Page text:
Let's just say that after reading this book, I'm convinced I have Stockholm Syndrome. Because surely I'm mentally unstable if I say that I truly have...moreLet's just say that after reading this book, I'm convinced I have Stockholm Syndrome. Because surely I'm mentally unstable if I say that I truly have fallen for this sick son-of-a-bitch Caleb. WHY?! I'll tell you why, when I know the answer myself.
This was cute, entertaining and lighthearted. Reece was all kinds of hot and sexy, and I definitely had a little flashback of myself being just like P...moreThis was cute, entertaining and lighthearted. Reece was all kinds of hot and sexy, and I definitely had a little flashback of myself being just like Pepper...her insecurities and her naivety was believable and I couldn't help but root for them as a couple. ;)(less)
The family aspect of this book is what drives this story. It's moving, it's intense, and it's executed pretty well. If it wasn't for that aspect, I pr...moreThe family aspect of this book is what drives this story. It's moving, it's intense, and it's executed pretty well. If it wasn't for that aspect, I probably wouldn't have liked it, but surprisingly I loved this book.
Oh, and I admit, I'm a sucker for scruffy blonde hair blued eyed guys. I dunno what it is about them...add in some tats and I'm all teenage swoon girl all over again ha! I can't help it, Colton is my kind of hot LOL Despite his exterior, he has this vulnerable side that you can't help but fall in love with. I loved the dynamics between our two characters, and made their relationship flourish. I also like the nickname he gives Chey. Tiny Dancer. Wasn't much of a fan of her actual name.
What? I'm not being bias.
Okay, maybe I am a little...
Nyrae Dawn's easy to read writing style is what I love about her. It's poetic, and she always manages to drive out these raw emotions that you don't even know you have.
All in all, I loved this book. And I'm probably definitely purchasing the next installment.
4.5 stars overall(blame the typo errors for the .5 deduction) :D(less)
I haven't read something like this since Anna and the French Kiss by Stephanie Perkins. And I'm not talking about the content or that both books are s...moreI haven't read something like this since Anna and the French Kiss by Stephanie Perkins. And I'm not talking about the content or that both books are similar, quite the contrary actually, but the feelings I had after closing the book evoked the same feelings I had after reading Anna. But there's no comparing the two in any sense of the word. Both books are different. But both books exudes happiness. That's the ultimate feeling you're left when closing this book. And if feels good.
This book is about a girl named Cath, struggling to find her voice and place in a new situation. She's dealing with the anxieties that come with the thought of leaving the comfort of your home, and at the same time, dealing with the fact that she won't have anyone to guide her through College like she was used to having back in highschool, back at home. She's always been this codependent girl that always relied on her twin sister, or her father to just be there, but never been the girl to really know how to be anywhere else, with anyone else. Her two constant people in her life were her twin sister and her dad. She was comfortable, and the thought of the unknown scared the crap out of her.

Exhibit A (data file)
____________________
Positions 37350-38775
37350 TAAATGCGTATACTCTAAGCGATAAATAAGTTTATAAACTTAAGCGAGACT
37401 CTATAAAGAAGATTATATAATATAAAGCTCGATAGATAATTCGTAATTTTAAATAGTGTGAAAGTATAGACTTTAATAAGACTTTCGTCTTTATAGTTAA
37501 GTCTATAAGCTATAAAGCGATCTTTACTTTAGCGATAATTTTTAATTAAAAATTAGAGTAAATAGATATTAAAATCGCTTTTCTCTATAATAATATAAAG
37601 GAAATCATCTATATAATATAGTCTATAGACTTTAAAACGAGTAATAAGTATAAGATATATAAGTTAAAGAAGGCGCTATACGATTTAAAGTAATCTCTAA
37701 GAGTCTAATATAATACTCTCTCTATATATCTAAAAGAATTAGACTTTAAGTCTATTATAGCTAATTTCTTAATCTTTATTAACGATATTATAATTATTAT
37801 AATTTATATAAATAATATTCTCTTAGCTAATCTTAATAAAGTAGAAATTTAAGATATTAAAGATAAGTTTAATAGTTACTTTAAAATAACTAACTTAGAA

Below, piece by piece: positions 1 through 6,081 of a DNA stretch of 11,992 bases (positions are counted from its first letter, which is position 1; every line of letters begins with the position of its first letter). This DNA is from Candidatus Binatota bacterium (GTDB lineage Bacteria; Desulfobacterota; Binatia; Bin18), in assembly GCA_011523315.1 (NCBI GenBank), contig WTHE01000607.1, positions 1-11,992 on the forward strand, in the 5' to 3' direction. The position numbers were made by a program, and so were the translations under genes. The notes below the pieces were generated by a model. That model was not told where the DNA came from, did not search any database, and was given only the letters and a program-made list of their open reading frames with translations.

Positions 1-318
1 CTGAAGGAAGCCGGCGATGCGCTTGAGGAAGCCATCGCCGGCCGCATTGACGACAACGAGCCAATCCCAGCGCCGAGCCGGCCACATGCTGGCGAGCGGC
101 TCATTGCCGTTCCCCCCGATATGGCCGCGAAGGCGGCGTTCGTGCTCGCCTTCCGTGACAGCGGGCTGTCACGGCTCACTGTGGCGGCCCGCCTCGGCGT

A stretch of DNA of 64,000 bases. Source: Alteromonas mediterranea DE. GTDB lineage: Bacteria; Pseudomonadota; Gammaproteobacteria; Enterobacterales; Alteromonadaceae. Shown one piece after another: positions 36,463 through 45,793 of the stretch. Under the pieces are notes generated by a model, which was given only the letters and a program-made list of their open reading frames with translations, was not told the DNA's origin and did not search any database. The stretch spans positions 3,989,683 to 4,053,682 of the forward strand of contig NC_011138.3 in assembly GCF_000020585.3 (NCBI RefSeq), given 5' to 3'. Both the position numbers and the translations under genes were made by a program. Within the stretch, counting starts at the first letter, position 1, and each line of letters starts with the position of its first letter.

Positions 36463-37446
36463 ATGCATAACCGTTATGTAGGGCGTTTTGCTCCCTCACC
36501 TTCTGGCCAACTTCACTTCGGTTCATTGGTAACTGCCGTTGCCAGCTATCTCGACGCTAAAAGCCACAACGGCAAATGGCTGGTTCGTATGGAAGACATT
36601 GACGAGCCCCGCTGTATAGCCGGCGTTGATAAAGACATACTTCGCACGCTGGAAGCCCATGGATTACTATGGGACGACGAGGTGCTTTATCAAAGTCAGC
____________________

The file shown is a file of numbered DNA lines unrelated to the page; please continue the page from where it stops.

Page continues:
And that's what got me. Cath represents someone that everyone can relate to whether you're starting a new school, a new job, a new relationship, or just being able to walk another route to the shop than you're used to. Change is scary at any point of ones life, because we're so used to being comfortable. But watching Cath go through her struggles and see her soldier on, makes you root for her. It was so easy to connect to her as a person, and not just what she goes through, but the kind of person she is. I can go on about how much I relate with her. Introverted? Check. Been apart of a fandom? Check. Wrote fanfictions about that fandom? Check. Gushed about fictional characters? Well this review is self evident. It's the right kind of book for a girl like me. The kind that knows that gushing and putting yourself into fandoms is unhealthy, but you can't quite justify a means to stop. Or want to. Yup. Cath could be my twin. LOL
Fangirl hits all the right spots. You laugh, you tear up, you empathize and you can't help but have a silly grin on your face whenever the love interest is mentioned. But it's more than that. It's like the feeling you get after you've craved chocolate for so long, and then you finally get a taste of it, and just sigh in contentment. That's what this book is like.